Muskie's picture
Muskie

to my absolutely failure at slap and fold. I watched a video about that, and it was touted as being something like "transitional"...mmm, ok, I watch and thought, naw, it can't be that easy. Well, I tried it, and you know what, no, its not that easy. I ended up with dough on the top of my head...please explain that to me. My target on the counter was missed by 3 feet...what?

I think I need to master stretch and fold first...and learn the feel of "strength", before I try to hope it actually goes to the counter I am attempting to slap it against...;-]

I was expecting a comment about "feel", but I do realize how hard it is to actually put "feel" into words. I like the idea that you have set me a target some 4 weeks out, that gives me 4 weeks to learn "feel". And in case I am being vague, I mean "strength" as it "feels".

Russ

Muskie's picture
Muskie

This morning felt like spring cleaning. Made up several small jars of starters (I have 3 different types of starter), 30g total each, and washed the rest down the drain...alas, but hopefully this will be my last time discarding. My stash of 1L mason jars has become 250mL jars.

Made up the beginning of my levain, as per DA's recommended ratios (12g:7g:7g). To get my 92F temperature between feedings I am using my smoker. It has a digital thermo/timer. The dough I made several days ago continues to sit in the fridge as 425g:300g.

I believe that by 8:00pm tonight I will mix my 166g of levain with that dough and achieve a 75% hydration level dough with the levain being ~19% of the loaf. That should then sit for at least 24 hours, but that means baking at 8:00pm tomorrow, so it will likely sit for 36 hours so I can bake on Friday morning.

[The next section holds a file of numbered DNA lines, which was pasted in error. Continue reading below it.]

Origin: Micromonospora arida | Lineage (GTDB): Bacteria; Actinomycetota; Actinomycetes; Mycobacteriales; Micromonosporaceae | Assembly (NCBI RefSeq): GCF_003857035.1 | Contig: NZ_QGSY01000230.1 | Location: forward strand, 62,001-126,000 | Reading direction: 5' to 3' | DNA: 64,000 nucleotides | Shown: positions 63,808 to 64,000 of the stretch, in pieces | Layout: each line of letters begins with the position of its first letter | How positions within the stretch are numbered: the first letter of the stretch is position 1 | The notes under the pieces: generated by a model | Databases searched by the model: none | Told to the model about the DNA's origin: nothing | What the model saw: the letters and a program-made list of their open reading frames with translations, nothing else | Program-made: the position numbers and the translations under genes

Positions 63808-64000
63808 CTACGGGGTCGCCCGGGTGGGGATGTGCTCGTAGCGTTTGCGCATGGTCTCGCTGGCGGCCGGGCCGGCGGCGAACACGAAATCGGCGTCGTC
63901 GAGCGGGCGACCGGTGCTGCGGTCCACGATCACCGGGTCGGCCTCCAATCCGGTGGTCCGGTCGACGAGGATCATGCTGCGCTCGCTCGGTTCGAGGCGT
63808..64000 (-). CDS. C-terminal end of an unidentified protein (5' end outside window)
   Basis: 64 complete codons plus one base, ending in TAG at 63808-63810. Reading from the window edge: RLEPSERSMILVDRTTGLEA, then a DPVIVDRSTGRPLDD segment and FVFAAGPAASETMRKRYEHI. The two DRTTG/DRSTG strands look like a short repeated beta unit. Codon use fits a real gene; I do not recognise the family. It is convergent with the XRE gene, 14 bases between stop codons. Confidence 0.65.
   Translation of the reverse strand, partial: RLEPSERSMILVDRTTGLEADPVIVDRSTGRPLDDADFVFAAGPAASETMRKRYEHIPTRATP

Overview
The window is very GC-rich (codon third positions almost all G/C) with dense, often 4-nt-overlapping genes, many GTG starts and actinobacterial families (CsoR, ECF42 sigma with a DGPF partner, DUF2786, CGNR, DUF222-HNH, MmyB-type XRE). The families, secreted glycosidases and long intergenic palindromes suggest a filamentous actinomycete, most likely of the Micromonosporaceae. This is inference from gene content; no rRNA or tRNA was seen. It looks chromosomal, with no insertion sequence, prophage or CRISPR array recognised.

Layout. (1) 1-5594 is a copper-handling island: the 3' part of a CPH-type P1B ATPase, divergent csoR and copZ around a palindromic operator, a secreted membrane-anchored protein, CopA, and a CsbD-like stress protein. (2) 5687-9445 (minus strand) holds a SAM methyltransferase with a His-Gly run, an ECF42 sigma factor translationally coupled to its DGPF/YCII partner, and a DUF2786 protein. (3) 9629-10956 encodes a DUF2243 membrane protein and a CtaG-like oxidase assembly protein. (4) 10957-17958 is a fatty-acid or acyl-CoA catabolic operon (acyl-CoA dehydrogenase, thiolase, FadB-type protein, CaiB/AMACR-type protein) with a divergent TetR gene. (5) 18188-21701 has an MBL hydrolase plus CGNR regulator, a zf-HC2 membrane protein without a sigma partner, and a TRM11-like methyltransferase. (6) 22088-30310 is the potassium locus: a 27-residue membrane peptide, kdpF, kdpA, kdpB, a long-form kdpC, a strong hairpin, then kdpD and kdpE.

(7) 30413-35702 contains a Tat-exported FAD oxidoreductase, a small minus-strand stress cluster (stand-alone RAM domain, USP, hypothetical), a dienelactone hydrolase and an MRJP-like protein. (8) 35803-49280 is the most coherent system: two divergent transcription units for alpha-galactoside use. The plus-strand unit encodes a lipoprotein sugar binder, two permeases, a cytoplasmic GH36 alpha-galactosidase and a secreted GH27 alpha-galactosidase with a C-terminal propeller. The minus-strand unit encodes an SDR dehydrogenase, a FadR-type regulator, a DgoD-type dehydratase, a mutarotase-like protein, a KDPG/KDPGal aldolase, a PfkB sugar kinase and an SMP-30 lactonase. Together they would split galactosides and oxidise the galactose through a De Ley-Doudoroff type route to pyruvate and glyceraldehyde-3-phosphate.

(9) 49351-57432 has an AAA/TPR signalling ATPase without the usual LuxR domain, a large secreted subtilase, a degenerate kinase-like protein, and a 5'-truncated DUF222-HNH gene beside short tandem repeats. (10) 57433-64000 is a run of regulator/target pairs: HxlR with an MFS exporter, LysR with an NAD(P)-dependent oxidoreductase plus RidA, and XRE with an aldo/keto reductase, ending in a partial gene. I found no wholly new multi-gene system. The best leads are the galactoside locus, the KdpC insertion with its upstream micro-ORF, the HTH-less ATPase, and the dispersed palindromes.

I'm curious, if I'm going to S&F the dough, when would I do that? After the dough as reached room temperature on Friday morning, or while its in the fridge tomorrow?

Russ

Heath's picture
Heath

I'd do them straight after mixing the dough, as you would normal kneading, if that's the only method you're using for developing the gluten.

Muskie's picture
Muskie

Well, I have had 425g of flour mixed with 300g of water sitting in the fridge for 2 days so far, so it will have autolysed for 4 days by the time I mix it with the levain. I thought that would develop gluten too.

Russ

dabrownman's picture
dabrownman

autolyse and add the salt, it doesn't have to sit 24 hours.  Just get the autolyse out of the fridge so it is 92 F when you mix it with the levain, do your slap and folds, won't take many with such a long autolyse.   Shape and basket it and  refrigerate it overnight for 12 hours.  It will probably  proof 85% in the frdge over 12 hours and be near ready fo the oven.

The 4 day autolyse is quite long and the enzymes will be working on it, especially will any whole grains that might be in it,  even at such a low temperature.  The low temps should keep everything in check i would think.  i've only done a 24 hours cold autolyse so don't know what such a long one will do to the dough.  Should have developed a lot of gluten for sure!  

You have at least a 'double secret probation' bread  procedure going and it will be fun to see how it turns out. 

Muskie's picture
Muskie

Re-reading TxFarmer's 36 hours+ sourdough baguette blog post, I've decided that I will retard my levain overnight tonight, and then take the autolysed dough out extra early tomorrow morning to get it up to room temperature by 8:00am. Then, mix the two, and do several S&F's for the 2-3 hour bulk rise @ room temperature talked about in that post. Then, I'll put the entire batch back into the fridge for 24 hours. Dang, my mouth is watering as I type this...;-]